Efficient real estate project management Featured

9:11am EDT May 1, 2006

Today, more than ever, it’s important to avoid costly delays and unexpected overruns associated with providing solutions to corporate real estate needs. As vacancy rates drop, landlord-driven markets strike out at tenants with a harsh one-two punch. Not only are rents on the rise, but the Tenant Improvement Allowance is shrinking while the cost of construction and related services grows.

Rick Martin, who leads project management activities for Cresa Partners of Orange County, says he believes this should be anticipated, negotiated and actively managed as part of the real estate transaction process.

Smart Business talked to him about keeping project costs in line and the dreaded “gotcha.”

Where do you start with clients when planning a project?

You engage a real estate broker to find a building or negotiate rent. But it is risky to then use in-house resources to marshal the professionals, contractors and other service providers through the tangle of scope definition, service agreements, schedules, bidding, change management, risk management and nonperformance issues that are part of every project.

A key differentiator is our approach to actively protecting our client against unexpected cost and delays through the early and effective use of project management.

Do you have a process you recommend so clients can protect themselves against “gotchas”?

Project managers should bring to the table a five-step process tailored to the specific needs of each client.

It begins with the early establishment of a comprehensive master schedule that is inclusive of all transaction activities in addition to those related to design, construction, technology, furniture, fixtures, equipment and expansion/relocation. This important tool guides the efforts of the entire team and works as a ship’s rudder to keep the project on course and protects against delays and added cost.

A cost forecast provides a comprehensive accounting of all non-reoccurring expenditures including design, documentation, permits, technology, construction, furniture, fixtures, equipment, and move costs is developed by the project manager. This forecast helps the transaction manager analyze each real estate opportunity clearly, with a well-grounded understanding of the “out-of-pocket” costs associated with each location, not just the reoccurring cost of rent and operating expenses.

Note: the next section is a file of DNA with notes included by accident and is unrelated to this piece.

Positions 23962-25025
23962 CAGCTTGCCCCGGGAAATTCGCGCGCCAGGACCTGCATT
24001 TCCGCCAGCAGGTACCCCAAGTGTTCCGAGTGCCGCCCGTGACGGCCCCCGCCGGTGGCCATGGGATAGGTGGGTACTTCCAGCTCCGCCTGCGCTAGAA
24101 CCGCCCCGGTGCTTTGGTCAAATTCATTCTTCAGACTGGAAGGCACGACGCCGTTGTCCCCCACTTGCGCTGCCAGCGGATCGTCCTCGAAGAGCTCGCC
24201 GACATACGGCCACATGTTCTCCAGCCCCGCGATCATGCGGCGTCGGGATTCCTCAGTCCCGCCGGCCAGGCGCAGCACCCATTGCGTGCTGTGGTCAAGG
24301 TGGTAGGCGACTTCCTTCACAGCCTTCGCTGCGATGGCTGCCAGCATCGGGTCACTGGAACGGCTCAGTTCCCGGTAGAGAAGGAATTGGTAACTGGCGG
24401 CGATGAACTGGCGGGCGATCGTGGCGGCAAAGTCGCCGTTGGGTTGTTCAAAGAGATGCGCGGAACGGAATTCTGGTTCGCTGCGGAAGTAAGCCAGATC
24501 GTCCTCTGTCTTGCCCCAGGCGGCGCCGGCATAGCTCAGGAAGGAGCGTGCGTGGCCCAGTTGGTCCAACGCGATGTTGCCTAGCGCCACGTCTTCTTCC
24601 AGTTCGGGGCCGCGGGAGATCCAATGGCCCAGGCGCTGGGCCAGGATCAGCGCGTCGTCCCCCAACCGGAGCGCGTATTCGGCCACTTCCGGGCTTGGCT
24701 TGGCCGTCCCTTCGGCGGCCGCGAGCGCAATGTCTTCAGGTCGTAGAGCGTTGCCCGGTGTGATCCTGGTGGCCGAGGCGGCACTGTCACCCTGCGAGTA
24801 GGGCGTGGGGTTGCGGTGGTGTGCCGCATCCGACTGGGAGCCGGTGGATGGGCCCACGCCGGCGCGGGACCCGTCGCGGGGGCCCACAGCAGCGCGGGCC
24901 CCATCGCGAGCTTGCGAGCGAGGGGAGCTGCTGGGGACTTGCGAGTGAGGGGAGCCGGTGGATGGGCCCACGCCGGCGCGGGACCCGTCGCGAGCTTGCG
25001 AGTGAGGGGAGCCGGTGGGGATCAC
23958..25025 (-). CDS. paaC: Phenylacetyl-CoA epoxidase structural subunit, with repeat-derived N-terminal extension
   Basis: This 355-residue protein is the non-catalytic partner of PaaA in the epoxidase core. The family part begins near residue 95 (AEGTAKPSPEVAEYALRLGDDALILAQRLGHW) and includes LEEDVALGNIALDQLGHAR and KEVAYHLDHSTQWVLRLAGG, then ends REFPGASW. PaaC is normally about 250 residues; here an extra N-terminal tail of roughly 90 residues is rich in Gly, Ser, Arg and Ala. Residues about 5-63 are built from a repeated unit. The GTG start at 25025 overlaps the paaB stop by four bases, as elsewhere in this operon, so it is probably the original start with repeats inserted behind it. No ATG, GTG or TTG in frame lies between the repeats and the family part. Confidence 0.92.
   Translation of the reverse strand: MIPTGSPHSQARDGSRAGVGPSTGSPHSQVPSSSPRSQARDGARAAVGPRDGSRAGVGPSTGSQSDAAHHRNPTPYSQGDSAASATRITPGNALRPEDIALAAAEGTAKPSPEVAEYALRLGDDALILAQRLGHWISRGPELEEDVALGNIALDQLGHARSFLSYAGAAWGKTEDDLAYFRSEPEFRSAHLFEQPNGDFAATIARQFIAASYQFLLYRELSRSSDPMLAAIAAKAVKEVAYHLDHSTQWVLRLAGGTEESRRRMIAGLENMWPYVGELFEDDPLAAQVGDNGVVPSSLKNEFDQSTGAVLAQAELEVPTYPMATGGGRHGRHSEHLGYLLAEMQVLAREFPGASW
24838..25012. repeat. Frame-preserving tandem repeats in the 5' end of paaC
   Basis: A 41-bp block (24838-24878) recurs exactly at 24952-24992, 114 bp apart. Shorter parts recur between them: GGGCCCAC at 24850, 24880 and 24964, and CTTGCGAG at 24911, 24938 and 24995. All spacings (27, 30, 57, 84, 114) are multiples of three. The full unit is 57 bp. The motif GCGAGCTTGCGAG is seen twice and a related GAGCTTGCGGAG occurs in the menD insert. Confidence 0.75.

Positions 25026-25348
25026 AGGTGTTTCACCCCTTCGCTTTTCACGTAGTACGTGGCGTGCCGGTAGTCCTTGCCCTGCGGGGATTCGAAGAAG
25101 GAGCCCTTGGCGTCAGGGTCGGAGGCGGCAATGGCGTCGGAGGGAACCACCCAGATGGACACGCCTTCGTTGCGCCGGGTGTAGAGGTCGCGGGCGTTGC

To determine the exact amount of space required by a business and to facilitate the creation of the cost forecast, a space use program should be developed. The project manager uses competitive forces to help select the most qualified architect to work with the team and develop the space use program — which is the accumulation, and tabular presentation of, objective and subjective space needs. Objective space needs include the size and quantity of private offices, work stations, conference rooms, work rooms, specialty areas, reception and all other space needs.

Utility and service needs such as unusual HVAC and electrical requirements should be identified. Importantly, subjective needs are also identified that may involve corporate image, or indicate the need or desire to occupy smaller or larger floor plates, multiple floors versus single floor, single-occupant building versus a multi-tenant building. This tool provides the criteria that will ultimately qualify available space for consideration and will be used to develop a space plan to evaluate each building’s efficiencies.

Each transaction should include a “work letter” and a description of “landlord’s work.” Together, these two documents should:

  •  precisely define the physical condition the space will be in when delivered to the tenant, and

  •  define specific conditions and requirements the landlord (or its lender) may have related to the use of materials, architects, engineers, and contactors, restrictions on the use of the Tenant Improvement Allowance, and other performance-related obligations.

In a strengthening landlord market, each issue within these documents will have a direct impact on cost.

What’s your advice on change orders and modifications to the work process?

The preceding four steps serve to set the course. Developing and using an implementation plan is the final step. The implementation plan steers the ship through the straits and narrows of design, engineering and construction.

By employing current market knowledge of service provider capability, contractor availability and labor and material costs, the project manager uses competitive forces to assure the best teams at the best price.

The project manager should use past success and experience to craft comprehensive service agreements that protect the client and provide for open bidding of the construction — thereby assuring the highest quality and lowest cost. Acting as the team quarterback during this phase, the project manager should continually represent the client’s best interest: protect against inappropriate change orders, prevent delays, and advising in advance of important decisions.

RICK MARTIN leads project management activities for Cresa Partners of Orange County and exclusively represents users of commercial real estate. Reach him at rmartin@cresapartners.com.